I woke up this morning at around 2:00 AM thinking about Peter. Most people, including myself, identify with Peter because he often spoke without thinking. He was quick with his lips and sometimes with his actions. He was also the one who denied our Lord. Not just once. Three times. If I am honest with myself I must admit that I’ve been guilty of denying our Lord many times more than Peter did. But that’s not what I was thinking about this morning.
I was thinking of Peter the man who would glorify God in a very painful way. What I had in my mind was John 21:18-19.
“Truly, truly, I say to you, when you were young, you used to dress yourself and walk wherever you wanted, but when you are old, you will stretch out your hands, and another will dress you and carry you where you do not want to go.” (This he said to show by what kind of death he was to glorify God.) And after saying this he said to him, “Follow me.”” –(John 21:18-19 ESV)
Jesus told Peter that he would stretch out his hands and go to a place where he would not want to go. The historical record shows that is exactly that Peter did. He died as a martyr stretching his arms like his Lord dying on a backwards cross because he didn’t think of himself worthy of dying like Jesus.
I have a feeling that at that moment Peter did not understand how such a grotesque death would glorify God. I say this because Peter immediately turned to see John who happened to be snooping around and asked Jesus, “what about this man?” Funny how I can relate to Peter in this way more than any other way. I think that it would be very hard for me to know my destiny without questioning the fate of others. What about her Lord? What about him?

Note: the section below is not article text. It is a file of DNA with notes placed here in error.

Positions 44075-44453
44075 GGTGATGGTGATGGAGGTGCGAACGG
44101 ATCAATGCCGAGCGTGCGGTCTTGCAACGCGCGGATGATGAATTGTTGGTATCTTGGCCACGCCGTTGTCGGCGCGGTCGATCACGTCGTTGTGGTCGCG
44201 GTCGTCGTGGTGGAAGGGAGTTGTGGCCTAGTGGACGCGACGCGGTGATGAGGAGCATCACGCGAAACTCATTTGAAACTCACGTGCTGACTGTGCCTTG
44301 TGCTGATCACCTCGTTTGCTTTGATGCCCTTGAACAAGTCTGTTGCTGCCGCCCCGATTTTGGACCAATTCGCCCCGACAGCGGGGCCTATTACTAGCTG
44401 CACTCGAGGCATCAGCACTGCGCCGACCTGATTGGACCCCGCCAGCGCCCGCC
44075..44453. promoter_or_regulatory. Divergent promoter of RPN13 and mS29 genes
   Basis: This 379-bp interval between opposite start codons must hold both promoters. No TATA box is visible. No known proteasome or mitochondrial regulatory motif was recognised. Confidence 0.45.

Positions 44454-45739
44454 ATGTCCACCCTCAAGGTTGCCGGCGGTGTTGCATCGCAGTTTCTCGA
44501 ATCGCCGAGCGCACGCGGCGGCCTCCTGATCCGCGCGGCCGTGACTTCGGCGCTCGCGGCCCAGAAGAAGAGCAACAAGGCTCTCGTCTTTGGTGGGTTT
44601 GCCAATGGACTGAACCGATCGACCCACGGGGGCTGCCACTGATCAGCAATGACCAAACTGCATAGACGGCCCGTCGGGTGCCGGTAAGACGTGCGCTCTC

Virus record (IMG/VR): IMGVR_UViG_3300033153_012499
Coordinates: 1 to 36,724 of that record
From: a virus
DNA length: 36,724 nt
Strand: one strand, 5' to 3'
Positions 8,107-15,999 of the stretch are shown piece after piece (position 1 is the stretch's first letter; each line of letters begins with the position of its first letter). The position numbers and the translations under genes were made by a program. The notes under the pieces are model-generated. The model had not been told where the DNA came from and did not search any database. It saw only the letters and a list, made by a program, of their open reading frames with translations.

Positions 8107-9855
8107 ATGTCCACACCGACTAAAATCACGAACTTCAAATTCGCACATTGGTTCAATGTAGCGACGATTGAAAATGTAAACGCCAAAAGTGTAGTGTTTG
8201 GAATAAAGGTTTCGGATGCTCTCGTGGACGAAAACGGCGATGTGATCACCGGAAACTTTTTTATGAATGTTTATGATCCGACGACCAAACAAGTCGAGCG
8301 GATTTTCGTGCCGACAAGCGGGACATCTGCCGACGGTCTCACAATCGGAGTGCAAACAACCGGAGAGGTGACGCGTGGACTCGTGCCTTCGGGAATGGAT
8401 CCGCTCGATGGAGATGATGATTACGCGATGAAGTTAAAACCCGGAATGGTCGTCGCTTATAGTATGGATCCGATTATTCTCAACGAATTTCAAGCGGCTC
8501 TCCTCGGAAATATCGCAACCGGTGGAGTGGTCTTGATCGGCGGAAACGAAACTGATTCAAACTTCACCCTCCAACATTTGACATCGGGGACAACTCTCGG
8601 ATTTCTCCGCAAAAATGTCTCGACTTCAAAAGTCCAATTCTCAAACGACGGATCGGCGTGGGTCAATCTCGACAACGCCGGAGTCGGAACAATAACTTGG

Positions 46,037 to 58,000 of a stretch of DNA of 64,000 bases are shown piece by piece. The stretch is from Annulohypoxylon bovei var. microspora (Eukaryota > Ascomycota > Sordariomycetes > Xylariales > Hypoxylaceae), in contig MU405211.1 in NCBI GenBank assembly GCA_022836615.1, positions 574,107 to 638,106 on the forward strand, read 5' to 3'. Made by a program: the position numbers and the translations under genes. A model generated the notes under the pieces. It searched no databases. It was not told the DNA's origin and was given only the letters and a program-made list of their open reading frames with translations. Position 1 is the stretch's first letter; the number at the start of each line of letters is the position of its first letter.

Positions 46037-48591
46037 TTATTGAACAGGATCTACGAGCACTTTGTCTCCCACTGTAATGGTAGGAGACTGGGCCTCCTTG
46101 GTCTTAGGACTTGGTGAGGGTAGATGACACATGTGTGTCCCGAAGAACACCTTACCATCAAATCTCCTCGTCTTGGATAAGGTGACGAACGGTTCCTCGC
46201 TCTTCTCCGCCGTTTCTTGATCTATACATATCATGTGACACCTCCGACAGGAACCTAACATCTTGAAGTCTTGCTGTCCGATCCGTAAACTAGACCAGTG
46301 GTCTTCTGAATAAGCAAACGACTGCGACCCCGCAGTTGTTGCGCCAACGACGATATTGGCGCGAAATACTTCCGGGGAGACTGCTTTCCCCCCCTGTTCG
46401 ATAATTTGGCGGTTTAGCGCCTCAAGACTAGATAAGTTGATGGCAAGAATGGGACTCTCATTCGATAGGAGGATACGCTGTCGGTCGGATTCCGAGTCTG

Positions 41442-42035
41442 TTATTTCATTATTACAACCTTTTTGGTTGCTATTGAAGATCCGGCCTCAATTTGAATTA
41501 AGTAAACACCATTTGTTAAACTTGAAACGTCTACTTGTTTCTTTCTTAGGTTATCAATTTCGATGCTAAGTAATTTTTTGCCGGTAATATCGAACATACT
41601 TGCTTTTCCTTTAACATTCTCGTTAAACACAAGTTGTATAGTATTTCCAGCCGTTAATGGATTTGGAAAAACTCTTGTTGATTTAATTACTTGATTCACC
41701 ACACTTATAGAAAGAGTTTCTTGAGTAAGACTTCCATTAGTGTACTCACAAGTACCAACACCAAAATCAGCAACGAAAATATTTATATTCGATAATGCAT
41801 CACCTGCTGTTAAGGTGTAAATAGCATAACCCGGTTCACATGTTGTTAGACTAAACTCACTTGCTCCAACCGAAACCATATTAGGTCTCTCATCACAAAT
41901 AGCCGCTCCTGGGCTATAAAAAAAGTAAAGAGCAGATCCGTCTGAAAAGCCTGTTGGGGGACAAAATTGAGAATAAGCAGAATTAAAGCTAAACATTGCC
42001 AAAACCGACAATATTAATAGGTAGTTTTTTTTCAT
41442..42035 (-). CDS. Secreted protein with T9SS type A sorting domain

When I thought of Peter and what Jesus told him I was reassured that I do not need to understand everything. I do not need to know God’s plan to its fullness. It is very natural to question everything, to want to know details, and to seek for purpose where we see none. Yet, Jesus didn’t explain Himself to Peter. And He certainly doesn’t need to explain Himself to me.
God was speaking to me this morning. There are times where my life seems like a scarlet thread of pain. I feel like I was destined to walk the hard road while others were called to the easy path. I have vivid pictures in my mind of things I want to forget. Some done to me. Others caused by my own foolishness and rebellion. Nevertheless it has been a hard road. And in the past few days I’ve felt that my pain was more intensified especially as I looked for answers to all of my questions. Then I thought of Jesus’ words to Peter: “Feed my sheep.”, “Tend my sheep.”, “Follow me.”, “What is that to you?”, “You, follow me.” and I found that knowing what He needs me to do is far more helpful to me than knowing why He is doing what He is doing.
The Apostle John explained Jesus’ purpose in Peter’s suffering, “this He said to show by what kind of death he was to glorify God.” But before Jesus shared with Peter the end result He told him what Peter needed to do. Peter was to keep busy feeding the sheep, tending to it, and following Jesus. All this in the midst of great suffering through church persecution, imprisonment, and finally crucifixion.
The end result of my suffering is to glorify God. It is not in vain. It is not without purpose. It was ordained. And it is part of a plan that was not discussed with me, yet its end result is glorious.